Saturday, October 14, 2006

Gonna Take You Down to Chinatown

So it's official - I withdrew the balance of my Party Poker account. I don't even really like online poker, but I will miss the option to play it nonetheless, and I feel for my friends who make their livings playing poker online. I think what a lot of people don't realize is that it won't matter that PokerStars hasn't closed its doors to U.S. domiciled players yet (as Party Poker has) - the government's goal is to cut off the funding for the accounts - which I think they will be successfull in doing. Neteller will yield, and Firepay has already ceased transfers to gaming sites for U.S. players. More imitation "Netellers" will pop up, and get shut down, and it will be a game of financial Russian roulette for those who wish to play it: hope you don't get caught with your money in a fly-by-night site when it disappears. The problem is, without the legal and easy methods, the pipeline of fish will dry up.

Thus, feeling depressed, I jumped at the chance to play in the Friday night Chinatown game which Bones has infiltrated. He tells me trumped up stories of this game, which takes place on the third floor of some check cashing operation in Chinatown - where he's the only Gaijin.

"Imagine the shop in Gremlins," he taunted me. "And don't forget to bring your own pillow - that floor is hard." I checked in with Dirty Dave, trying to find out what the proper etiquette was for yelling "PaiGOW" as I dropped a big bluff or spiked a two outer on the river. Bones assured me, "It's encouraged" - I think he wanted to see a Jack-Bauer-esque international incident.

I took the subway down to Grand Street, and stepped out into another world. Chinatown is incredible - I felt like a foreigner in my own city - I was quite literally the only white guy in site. hundreds of Chinese bustled by me, grabbing freshly minced squid from a stand at the top of the subway station, like I might grab the NY Post. Across the street were several fish markets, with live softshell crabs scampering about, as vendors plucked them out of boxes into bags for eager deal makers.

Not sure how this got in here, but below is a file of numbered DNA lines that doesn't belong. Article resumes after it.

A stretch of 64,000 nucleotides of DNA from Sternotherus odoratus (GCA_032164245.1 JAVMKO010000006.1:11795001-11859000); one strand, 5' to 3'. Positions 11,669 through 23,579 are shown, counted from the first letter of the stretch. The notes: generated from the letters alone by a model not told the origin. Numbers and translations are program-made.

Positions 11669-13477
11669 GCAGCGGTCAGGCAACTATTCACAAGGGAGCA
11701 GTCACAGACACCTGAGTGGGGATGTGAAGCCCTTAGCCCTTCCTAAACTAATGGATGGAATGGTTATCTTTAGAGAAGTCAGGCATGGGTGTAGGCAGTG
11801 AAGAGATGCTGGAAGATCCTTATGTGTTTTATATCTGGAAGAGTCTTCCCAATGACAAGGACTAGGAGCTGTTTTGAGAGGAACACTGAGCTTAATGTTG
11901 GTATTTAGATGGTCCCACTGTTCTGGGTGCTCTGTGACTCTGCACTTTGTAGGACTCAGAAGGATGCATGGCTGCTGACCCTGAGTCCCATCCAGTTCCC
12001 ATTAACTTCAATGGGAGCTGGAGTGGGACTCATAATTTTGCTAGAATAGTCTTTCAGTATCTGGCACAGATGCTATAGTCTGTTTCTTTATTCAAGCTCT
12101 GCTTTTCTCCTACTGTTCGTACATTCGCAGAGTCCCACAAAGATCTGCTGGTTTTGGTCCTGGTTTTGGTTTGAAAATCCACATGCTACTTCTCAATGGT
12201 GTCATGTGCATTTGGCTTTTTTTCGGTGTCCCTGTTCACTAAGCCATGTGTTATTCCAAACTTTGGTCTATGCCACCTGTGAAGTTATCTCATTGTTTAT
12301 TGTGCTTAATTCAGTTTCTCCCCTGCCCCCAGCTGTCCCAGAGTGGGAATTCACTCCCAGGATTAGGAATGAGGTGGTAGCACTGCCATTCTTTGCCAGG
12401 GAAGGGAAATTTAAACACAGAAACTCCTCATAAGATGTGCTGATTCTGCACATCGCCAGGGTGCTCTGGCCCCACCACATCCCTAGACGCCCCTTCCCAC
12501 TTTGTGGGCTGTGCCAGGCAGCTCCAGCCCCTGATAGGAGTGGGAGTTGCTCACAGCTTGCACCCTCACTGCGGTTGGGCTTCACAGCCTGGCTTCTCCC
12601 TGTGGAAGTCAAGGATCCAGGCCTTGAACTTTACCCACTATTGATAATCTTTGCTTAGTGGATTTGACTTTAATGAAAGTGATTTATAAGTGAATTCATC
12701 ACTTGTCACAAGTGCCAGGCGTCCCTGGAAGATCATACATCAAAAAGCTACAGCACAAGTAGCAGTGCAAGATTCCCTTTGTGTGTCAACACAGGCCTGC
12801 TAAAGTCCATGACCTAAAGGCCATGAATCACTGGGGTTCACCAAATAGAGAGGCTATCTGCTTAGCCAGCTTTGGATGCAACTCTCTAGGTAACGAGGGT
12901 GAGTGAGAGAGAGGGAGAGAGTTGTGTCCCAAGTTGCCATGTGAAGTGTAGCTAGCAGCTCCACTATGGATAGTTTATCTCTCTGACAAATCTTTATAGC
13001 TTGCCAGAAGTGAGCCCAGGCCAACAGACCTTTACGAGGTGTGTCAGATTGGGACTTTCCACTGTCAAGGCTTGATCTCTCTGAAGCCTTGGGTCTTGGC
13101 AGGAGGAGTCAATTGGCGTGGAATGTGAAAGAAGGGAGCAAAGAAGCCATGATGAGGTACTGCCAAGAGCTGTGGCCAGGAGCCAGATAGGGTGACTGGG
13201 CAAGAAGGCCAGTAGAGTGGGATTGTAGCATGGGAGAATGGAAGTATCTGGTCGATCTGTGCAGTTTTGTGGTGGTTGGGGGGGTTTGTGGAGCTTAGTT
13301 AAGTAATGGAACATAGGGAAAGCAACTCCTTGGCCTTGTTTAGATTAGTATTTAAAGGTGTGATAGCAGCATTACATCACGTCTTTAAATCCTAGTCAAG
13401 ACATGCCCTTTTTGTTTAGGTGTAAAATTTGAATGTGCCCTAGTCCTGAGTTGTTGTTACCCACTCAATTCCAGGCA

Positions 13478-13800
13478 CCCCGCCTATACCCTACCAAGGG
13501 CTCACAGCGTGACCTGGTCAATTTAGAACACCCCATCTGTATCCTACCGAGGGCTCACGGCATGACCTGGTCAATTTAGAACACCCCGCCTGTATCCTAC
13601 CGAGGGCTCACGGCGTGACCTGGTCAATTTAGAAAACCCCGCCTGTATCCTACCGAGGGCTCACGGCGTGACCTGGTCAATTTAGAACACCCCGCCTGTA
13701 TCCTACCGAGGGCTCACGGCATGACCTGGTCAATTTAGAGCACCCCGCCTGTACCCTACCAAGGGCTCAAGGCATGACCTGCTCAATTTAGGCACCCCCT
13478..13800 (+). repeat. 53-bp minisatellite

Bones tapped me on the soldier, "Welcome to Chinatown," he told me. "This is why I don't travel," I explained, "I can get it all right here." He teased me further, "You know, it's customary for guests to bring an assortment of garden vegetables for the host."

"How about a bag of crabs?" I inquired, imagining the scene: "I raise," as I dump a bag of live dungeness crabs on the table.

We walked into a Vietnamese restaurant, where I was completely ignored as I tried to ask for water with my 1/2 gallon bowl of top notch chicken soup. "If I scream "DONG" how many guys in here will turn their head?" I asked, as Bones eagerly encouraged me to try it.

We finished dinner, and headed around the corner to the game. Bones' active imagination and thirst to prey on my depraved mind resulted in me having a picture of a darkly lit room like an opium den. I expected a thick cloud of smoke, coming from unfiltered cigarettes, and massage girls who knew not to make eye contact. There would obviously be some thick velvet curtains leading to rooms in which unknown illicit activities were taking place, and hopefully at least one crazy old wizard in the corner sipping onion juice from a mason jar.

In reality, the office was clean and smoke free, with comfortable leather chairs and a well lit conference table. I missed the felt, adjusting to the hardtop table, and was clearly thrown off my game by the paper cards. What? Paper cards? Do you know who the fuck I am? Aiyahh! There was a nice bunch of guys, who welcomed me, as they chatted about putting in lowball bids on properties in Brooklyn and Queens.

The game was loose and passive, and I was totally card dead. TILT accelerated when I found QQ in the BB (1-2 NL, 100 buy in), and everyone folded to me, for the first and only time all night. "PaiGOW" I shouted in mock frustration, showing my hand and hoping they'd laugh, which they did, as they plotted to lock me in the dungeon of a cargo ship bound for Mongolia.

I later flopped a set of 5's on a 9-9-5 board in a 6 way pot. When everyone checked to me on the button, I bet $5. Everyone folded and I showed my hand. "You bet?" was the reply. "I was hoping someone had a nine..." I wasn't giving lessons or anything. "Slowplaying is the RULE." Bones explained.

Unfortunately, the Vietnamese chicken soup had not halted my oncoming cold, nor the frigid run of cards, and I left after 3 hours, down two buy-ins in "the game in which you cannot lose."

until next time,

No comments: